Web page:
backgroundColor: isDarkMode ? Colors.black : Colors.white
}}>
{
data.map((el, index:number) =>
<Section key={index} data={el} navigation={navigation}>
{el.description}
</Section>
)
}
</View>
</ScrollView>
</SafeAreaView>
)
}

because we need to know which item in the list has been tapped.

Implement the DetailsScreen

Let’s add some skeleton code of DetailsScreen.tsx as

import * as React from 'react'
import { RouteProp, useRoute } from '@react-navigation/native'
import { useEffect, useRef, useState } from 'react'
import { detailsPresenter } from './DetailsPresenter'
import { StyleSheet, View, Text } from 'react-native'

export interface ViewData {
title: string
fields: Record<string, any>
}

export const DetailsScreen = (): JSX.Element => {

return <View style={styles.container}>
<Text style={styles.sectionTitle}>
Details
</Text>
</View>
}
const styles = StyleSheet.create({
container: {
flexDirection: 'column',
margin: 16,
padding: 8,
paddingHorizontal: 8
},
sectionContainer: {
flexDirection: 'column',
backgroundColor: 'aliceblue',
margin: 8,
padding: 8,
paddingHorizontal: 24
},
sectionTitle: {
fontSize: 24,
fontWeight: '600'
},
sectionDescription: {
marginTop: 8,
fontSize: 18,
fontWeight: '400'
},
highlight: {
fontWeight: '700'
}
})

and DetailsPresenter.ts like

export const detailsPresenter: Presenter<ViewData> & Record<keyof any, any> = {
getData: function (): ViewData | undefined {
return this.data
},
getDataByKey: function (key: string): unknown[] {
return [key === this.data?.key ? this.data : undefined]
},
setData: function (key: string): void {
// TODO: more data manipulation
},
invalidate: function (): void {
this.callback && this.data && this.callback(this.data)
},
setListener: function (callback: Callback<ViewData>): void {
this.callback = callback
}
}

and replace the setInterval part in theDataSource.ts with following code

setTimeout(() => {
homePresenter.setData(dataSource)
homePresenter.invalidate()
}, 1000)

because we don’t want the source data changes in this part.

Now if we run the app, the home screen with a list and the app will navigate to a placeholder details screen if you tap any item on the list.

Now we’d face the key point of designing the multi-screen app with MVP architecture: how to pass the data from one screen to another?

We can absolutely pass the data from one view to another as the route param, or with redux / context, but passing data from view to view breaks the rule that the view can only access data from the presenter and make the data flow messy.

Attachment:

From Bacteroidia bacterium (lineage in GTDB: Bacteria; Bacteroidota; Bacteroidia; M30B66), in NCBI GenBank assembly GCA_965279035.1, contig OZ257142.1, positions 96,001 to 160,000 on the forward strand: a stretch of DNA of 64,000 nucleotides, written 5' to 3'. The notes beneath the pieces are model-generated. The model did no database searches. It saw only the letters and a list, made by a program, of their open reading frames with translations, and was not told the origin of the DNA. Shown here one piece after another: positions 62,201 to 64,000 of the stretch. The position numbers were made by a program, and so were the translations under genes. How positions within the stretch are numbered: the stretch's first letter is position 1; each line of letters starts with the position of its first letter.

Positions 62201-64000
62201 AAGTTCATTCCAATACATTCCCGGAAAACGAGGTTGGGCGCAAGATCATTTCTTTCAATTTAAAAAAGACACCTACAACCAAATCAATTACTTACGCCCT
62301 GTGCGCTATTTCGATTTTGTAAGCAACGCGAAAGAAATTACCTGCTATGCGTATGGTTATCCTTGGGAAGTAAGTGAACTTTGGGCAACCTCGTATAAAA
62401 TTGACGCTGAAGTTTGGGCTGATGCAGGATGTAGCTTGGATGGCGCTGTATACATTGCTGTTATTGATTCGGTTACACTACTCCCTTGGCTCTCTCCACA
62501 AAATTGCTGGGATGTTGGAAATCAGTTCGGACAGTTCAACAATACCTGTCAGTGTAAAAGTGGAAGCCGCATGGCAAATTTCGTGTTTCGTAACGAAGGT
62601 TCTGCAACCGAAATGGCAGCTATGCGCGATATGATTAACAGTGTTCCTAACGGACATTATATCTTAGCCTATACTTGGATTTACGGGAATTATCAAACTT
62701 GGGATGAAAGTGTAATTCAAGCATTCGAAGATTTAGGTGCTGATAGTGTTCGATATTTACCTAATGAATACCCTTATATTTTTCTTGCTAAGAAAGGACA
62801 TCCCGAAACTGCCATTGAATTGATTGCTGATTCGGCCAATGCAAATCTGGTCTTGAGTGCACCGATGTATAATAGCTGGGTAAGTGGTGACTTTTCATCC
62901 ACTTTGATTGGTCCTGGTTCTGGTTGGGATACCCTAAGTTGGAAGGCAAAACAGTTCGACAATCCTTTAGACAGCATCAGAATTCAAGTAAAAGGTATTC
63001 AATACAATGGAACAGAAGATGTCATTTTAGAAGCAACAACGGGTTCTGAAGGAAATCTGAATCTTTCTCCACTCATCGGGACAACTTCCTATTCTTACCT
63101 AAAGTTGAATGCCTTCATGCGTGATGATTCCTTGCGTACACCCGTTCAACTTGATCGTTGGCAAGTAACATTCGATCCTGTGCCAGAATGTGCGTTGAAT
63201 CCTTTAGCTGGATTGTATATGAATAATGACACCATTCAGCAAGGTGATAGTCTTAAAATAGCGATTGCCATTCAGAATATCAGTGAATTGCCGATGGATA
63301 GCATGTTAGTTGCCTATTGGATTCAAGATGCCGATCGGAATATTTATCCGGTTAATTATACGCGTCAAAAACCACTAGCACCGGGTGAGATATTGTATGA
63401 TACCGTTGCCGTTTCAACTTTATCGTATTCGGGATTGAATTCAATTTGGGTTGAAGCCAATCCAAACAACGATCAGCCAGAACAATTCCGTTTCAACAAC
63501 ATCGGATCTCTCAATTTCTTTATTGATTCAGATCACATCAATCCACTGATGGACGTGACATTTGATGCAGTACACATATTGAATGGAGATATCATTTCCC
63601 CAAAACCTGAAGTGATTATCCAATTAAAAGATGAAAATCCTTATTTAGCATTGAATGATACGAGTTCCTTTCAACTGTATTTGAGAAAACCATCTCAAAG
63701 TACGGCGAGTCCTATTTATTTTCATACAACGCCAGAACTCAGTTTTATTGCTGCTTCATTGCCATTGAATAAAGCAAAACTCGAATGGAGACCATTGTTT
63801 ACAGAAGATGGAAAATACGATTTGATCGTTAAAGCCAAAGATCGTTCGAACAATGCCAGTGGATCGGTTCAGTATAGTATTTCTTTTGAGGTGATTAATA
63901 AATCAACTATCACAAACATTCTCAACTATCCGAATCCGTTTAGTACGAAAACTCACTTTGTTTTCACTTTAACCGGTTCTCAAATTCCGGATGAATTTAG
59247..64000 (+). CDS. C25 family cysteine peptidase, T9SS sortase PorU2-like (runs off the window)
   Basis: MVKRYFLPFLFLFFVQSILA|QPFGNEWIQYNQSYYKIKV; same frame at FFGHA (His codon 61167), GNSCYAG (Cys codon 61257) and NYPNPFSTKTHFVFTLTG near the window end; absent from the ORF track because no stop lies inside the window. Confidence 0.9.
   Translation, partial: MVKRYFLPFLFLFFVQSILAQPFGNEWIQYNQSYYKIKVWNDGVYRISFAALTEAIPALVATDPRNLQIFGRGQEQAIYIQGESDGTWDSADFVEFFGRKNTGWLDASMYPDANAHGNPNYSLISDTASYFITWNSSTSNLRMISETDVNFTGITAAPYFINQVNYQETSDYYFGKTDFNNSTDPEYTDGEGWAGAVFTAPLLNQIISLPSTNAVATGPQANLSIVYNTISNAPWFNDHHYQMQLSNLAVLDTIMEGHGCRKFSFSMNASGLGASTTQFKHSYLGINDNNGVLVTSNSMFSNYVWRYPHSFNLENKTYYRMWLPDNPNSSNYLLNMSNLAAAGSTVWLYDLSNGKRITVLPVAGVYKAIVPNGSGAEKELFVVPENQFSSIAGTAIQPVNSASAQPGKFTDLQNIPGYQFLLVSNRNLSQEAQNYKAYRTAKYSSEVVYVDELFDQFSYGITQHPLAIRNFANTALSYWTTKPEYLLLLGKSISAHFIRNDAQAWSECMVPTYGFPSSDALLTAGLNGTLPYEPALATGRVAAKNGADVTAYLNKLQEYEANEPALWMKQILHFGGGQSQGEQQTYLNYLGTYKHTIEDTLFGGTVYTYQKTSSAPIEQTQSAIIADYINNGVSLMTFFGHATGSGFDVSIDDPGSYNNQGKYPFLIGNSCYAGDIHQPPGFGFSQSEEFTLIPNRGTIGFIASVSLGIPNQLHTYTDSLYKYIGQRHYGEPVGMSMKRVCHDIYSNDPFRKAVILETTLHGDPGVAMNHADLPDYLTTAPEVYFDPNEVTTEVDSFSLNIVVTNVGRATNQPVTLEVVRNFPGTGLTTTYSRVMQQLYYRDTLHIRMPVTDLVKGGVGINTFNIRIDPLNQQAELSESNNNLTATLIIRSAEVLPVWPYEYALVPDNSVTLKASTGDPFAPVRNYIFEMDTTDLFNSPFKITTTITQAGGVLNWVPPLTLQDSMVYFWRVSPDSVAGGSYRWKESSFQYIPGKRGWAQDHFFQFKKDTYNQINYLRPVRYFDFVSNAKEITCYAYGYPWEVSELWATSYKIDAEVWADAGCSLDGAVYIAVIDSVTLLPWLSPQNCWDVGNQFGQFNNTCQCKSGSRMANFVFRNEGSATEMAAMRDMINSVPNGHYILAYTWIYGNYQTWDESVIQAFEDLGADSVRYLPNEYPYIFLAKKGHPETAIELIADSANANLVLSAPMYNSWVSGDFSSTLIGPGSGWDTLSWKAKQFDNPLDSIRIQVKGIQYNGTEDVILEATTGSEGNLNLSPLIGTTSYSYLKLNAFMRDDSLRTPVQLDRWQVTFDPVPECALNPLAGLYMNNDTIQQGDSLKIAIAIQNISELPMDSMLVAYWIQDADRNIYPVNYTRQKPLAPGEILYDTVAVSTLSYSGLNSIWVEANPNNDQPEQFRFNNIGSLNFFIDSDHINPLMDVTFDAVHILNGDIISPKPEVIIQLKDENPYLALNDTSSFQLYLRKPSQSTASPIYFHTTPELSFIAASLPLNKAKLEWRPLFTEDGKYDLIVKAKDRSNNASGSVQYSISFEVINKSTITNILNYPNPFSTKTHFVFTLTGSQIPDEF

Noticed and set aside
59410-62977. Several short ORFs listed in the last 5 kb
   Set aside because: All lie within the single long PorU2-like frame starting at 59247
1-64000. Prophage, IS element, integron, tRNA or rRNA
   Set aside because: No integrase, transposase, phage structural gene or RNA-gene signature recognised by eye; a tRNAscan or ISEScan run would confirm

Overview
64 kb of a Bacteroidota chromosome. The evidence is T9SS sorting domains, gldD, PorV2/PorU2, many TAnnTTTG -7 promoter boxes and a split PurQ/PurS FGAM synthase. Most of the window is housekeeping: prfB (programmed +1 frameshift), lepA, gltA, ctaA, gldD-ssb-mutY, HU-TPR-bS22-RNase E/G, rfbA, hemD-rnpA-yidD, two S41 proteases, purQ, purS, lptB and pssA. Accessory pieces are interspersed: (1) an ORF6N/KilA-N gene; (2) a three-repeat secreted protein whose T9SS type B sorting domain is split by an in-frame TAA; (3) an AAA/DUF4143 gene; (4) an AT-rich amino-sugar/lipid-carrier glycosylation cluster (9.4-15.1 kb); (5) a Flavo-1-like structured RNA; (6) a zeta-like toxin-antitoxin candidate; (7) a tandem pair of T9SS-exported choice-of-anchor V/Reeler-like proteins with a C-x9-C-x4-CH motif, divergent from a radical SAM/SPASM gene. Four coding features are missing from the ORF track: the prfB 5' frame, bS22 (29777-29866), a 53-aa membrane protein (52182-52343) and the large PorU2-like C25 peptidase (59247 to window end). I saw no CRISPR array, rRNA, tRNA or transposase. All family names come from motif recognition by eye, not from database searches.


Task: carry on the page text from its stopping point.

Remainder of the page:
How to resolve this issue? Let’s try following way

  • Giving each source data a unique key
  • Passing through this unique key from source data to view data in the presenter
  • Passing the unique key from one view to another
  • The presenter of second screen fetches the data according to this unique key

There might be other better way to resolve this issue, but we would focus on this unique key approach in this article.

So we need to add the key to all data type, including source data and view data, and we also need to update the mock data with unique key.

and we also need to pass this key from home screen to details screen like

navigation.navigate('Details', { key: data.key })

when we call this navigation function.

And we can also update the DetailsPresenter.ts as

export const detailsPresenter: Presenter<ViewData> & Record<keyof any, any> = {
getData: function (): ViewData | undefined {
return this.data
},
getDataByKey: function (key: string): unknown[] {
return [key === this.data?.key ? this.data : undefined]
},
setData: function (key: string): void {
// TODO: more data manipulation
const sourceData = DataSource.getDataByKey(key)[0] as SourceData
this.data = {
key: sourceData.key,
title: (sourceData as Data1).type || (sourceData as Data2).name,
fields: sourceData.props
}
},
invalidate: function (): void {
this.callback && this.data && this.callback(this.data)
},
setListener: function (callback: Callback<ViewData>): void {
this.callback = callback
}
}

and we can also update the DetailsScreen like

export interface ViewData {
key: string
title: string
fields: Record<string, any>
}

type DetailsScreenParamList = {
data: {
key: string
}
}

export const DetailsScreen = (): JSX.Element => {
const route = useRoute<RouteProp<DetailsScreenParamList>>()
const presenter = useRef(detailsPresenter)
const [data, setData] = useState<ViewData>()

const updateData = (data: ViewData) => {
// TODO: the callback function that would be called in presenter.invalidate()
setData(data)
}

useEffect(() => {
const key = route?.params?.key
presenter.current.setListener(updateData)
presenter.current.setData(key)
presenter.current.invalidate()
}, [])

return <View style={styles.container}>
<Text style={styles.sectionTitle}>
{data?.title}
</Text>
{
data?.fields && Object.keys(data.fields).map(key =>
<View style={styles.sectionContainer} key={key}>
<Text style={styles.sectionTitle}>
{key}
</Text>
<Text style={styles.sectionDescription}>
{data.fields[key]}`
</Text>
</View>
)
}
</View>
}
...

to make it looks prettier.

After all these changes and run the app, the home screen with a list would be popped up first, and if you tap on an item on the list, the app will navigate to the details screen with that item data displayed.

That is all of this article about how to design and React Native app with MVP (Model-View-Presenter) architecture.